18A good tree cannot bring forth evil fruit, neither can a corrupt tree bring forth good fruit.

19Every tree that bringeth not forth good fruit is hewn down, and cast into the fire.

20Wherefore by their fruits ye shall know them.

The Serpent in Mythology

The serpent is possibly the oldest and most common image in history. Not to be confused with a normal snake – or other reptiles – the serpent is always a creature with great, often supernatural, powers. From pre-history to current fundamentalist Christian snake handlers, the serpent is frequently a critical part of most belief systems.

There are several reasons:

  • The snake, which periodically sheds its skin, symbolizes immortality, renewing itself over and over.
  • Their lidless, unblinking eyes symbolize constant vigilance and wisdom, implying that their mental processes were different from other creatures as well as humans.
  • Snakes will sometimes bite their tails and the circle they create represents eternity.
  • When coiled, they form spirals, another cosmic symbol that is seen across cultures.

But are these the only reasons? Are there others, buried in prehistory, which have given rise to the serpent symbolism we see today?

I believe there is a deeper reason the serpent is so prevalent in myth and theological history. It is because of the influence of Satan and his followers who were cast out of heaven at the beginning of time.

It’s possible that these spirits, who coexisted in heaven with God and were part of His angelic host, were instrumental in the creation of the heavens and the earth. When they rebelled and were cast out, they took with them the knowledge and expertise they had acquired under the direction of God.

By their own choice, they rebelled and were cast out of heaven and down to the earth, where their mission is to make all of mankind miserable. And they’re doing just that.

I suggest that these spirits were able to create, for themselves, physical bodies in a variety of forms, the most common being reptilian, and these beings are the hidden reason for the prominence of serpents in theology. When God cast Adam and Eve out of the garden of Eden, he punished the serpent saying, “…thou art cursed above all cattle, and above every beast of the field; upon thy belly shalt thou go, and dust shalt thou eat all the days of thy life….”

What was the serpent’s form before God punished it? Could it have been humanoid, walking on two legs as we do?

The serpent was also able to speak to Eve and tempt her. How? If it spoke to her as we speak to each other, it must have had the physical capacity to do so, which would mean it was similar in appearance to us. If it spoke to Eve telepathically, that gives it supernatural powers consistent with a superior spiritual being in physical form.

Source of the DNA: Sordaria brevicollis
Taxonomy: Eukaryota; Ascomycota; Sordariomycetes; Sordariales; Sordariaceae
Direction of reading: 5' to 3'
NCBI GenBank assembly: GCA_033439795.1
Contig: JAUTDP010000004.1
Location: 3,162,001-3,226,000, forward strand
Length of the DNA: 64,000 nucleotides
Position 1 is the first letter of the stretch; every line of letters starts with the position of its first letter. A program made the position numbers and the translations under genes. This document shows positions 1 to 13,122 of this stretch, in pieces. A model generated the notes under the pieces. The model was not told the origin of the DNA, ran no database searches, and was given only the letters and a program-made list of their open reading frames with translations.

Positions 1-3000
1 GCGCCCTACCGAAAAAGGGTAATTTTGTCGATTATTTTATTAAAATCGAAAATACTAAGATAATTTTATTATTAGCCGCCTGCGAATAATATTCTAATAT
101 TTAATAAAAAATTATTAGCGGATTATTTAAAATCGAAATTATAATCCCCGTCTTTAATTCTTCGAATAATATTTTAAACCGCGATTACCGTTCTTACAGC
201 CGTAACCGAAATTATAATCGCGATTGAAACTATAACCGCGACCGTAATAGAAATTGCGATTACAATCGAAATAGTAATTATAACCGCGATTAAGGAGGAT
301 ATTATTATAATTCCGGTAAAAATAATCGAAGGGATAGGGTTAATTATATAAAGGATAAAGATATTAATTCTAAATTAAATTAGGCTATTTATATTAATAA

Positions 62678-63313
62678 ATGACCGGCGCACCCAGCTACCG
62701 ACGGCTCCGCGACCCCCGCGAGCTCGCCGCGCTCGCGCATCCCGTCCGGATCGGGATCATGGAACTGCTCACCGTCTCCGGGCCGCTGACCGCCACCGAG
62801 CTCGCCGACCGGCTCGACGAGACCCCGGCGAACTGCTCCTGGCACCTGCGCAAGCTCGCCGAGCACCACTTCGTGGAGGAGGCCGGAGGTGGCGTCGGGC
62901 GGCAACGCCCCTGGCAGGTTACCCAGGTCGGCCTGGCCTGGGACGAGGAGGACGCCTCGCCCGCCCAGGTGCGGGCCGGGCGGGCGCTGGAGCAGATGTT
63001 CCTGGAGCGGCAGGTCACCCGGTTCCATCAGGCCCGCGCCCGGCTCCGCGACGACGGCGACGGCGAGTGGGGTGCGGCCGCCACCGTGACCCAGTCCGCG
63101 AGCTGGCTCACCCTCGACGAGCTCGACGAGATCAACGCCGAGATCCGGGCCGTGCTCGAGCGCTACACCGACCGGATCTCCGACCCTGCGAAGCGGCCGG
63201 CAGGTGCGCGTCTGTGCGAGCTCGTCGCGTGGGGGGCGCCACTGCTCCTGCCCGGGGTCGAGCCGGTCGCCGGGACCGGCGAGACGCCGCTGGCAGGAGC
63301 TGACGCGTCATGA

The truth is lost in the mists of time, but by analyzing the beliefs that have come down to us, as well as accounts of events occurring in our time, I believe we can discover the reality about our past and the power and influence of demons on earth.

The circular serpent image is from circleoftheserpent.org, a Wiccan coven established in 1999.

Serpent History – The Bible

After God, Adam, and Eve, the next being to make an appearance in the Bible was a serpent. In Genesis chapter three verse one it says:

1Now the serpent was more subtil than any beast of the field which the LORD God had made. And he said unto the woman, Yea, hath God said, Ye shall not eat of every tree of the garden?

The traditional interpretation of Adam and Eve’s temptation is that God is good and the serpent is evil, tempting Adam and Eve to disobey God. But is that logical or the only interpretation?

What was God’s plan for them? He’d created a garden and filled it with everything they needed to by happy. Then He told them the one thing they should not do, eat of the fruit of the tree of the knowledge of good and evil. If Adam and Eve were truly innocent in the garden, this was like telling a five-year-old not to eat candy, then putting it on the table where he can get at it. The consequences are inevitable.

Did God set up Adam and Eve for failure? It would appear so, but why? Did He really want them to stay in the garden forever and be his companions? Did He know that they would be tempted and give in to the temptation?

That seems like a pretty mean trick to play on a couple of innocent humans. “Here, don’t eat this and if you do, I’ll cast you out of my presence and you’ll die.” It sounds like a rather petty and childish Supreme Being.

And what about the role of the serpent? The Bible says the serpent ”was more subtil than any beast of the field which the LORD God had made .” In tempting Eve, the serpent obviously knew the consequences of his actions.

 Genesis 3:4-5

4And the serpent said unto the woman, Ye shall not surely die:

5For God doth know that in the day ye eat thereof, then your eyes shall be opened, and ye shall be as gods, knowing good and evil.

This isn’t the place to get into a discussion about the serpent’s reference to “gods” plural. But it does show that the serpent was far more knowledgeable about God’s affairs than Adam and Eve and in other scriptures Satan is referred to as a serpent.

Was it actually Satan, or one of his demons that tempted Adam and Eve? Did God let it happen and if so why?

Whether or not the serpent in Genesis was actually a demon, it is clear that he had an understanding of God’s plans. Did he tempt Adam and Eve in an attempt to thwart God? Did he do it to ensure that the descendants of Adam and Eve would “multiply and replenish the earth” providing an infinite number of souls for Satan and his followers to torment?

I believe that Satan and his demons sustain themselves with the negative energy produced by human suffering. If that’s the case, then the serpent’s effort to get Adam and Eve out of the garden was successful in providing the demonic horde with an abundant source of spiritual nutrition – the suffering of billions of people.

And what about the serpent? God punished it.

14And the LORD God said unto the serpent, Because thou hast done this, thou art cursed above all cattle, and above every beast of the field; upon thy belly shalt thou go, and dust shalt thou eat all the days of thy life:

All snakes today crawl and have no external legs, but many species do have internal, residual bone structures of hind legs.

Did the serpent once walk on four legs or upright on two, like man? What type of being was the serpent before God’s curse and are there demons still on the earth today in that form?

Legends and stories from around the world would lead us to believe there are.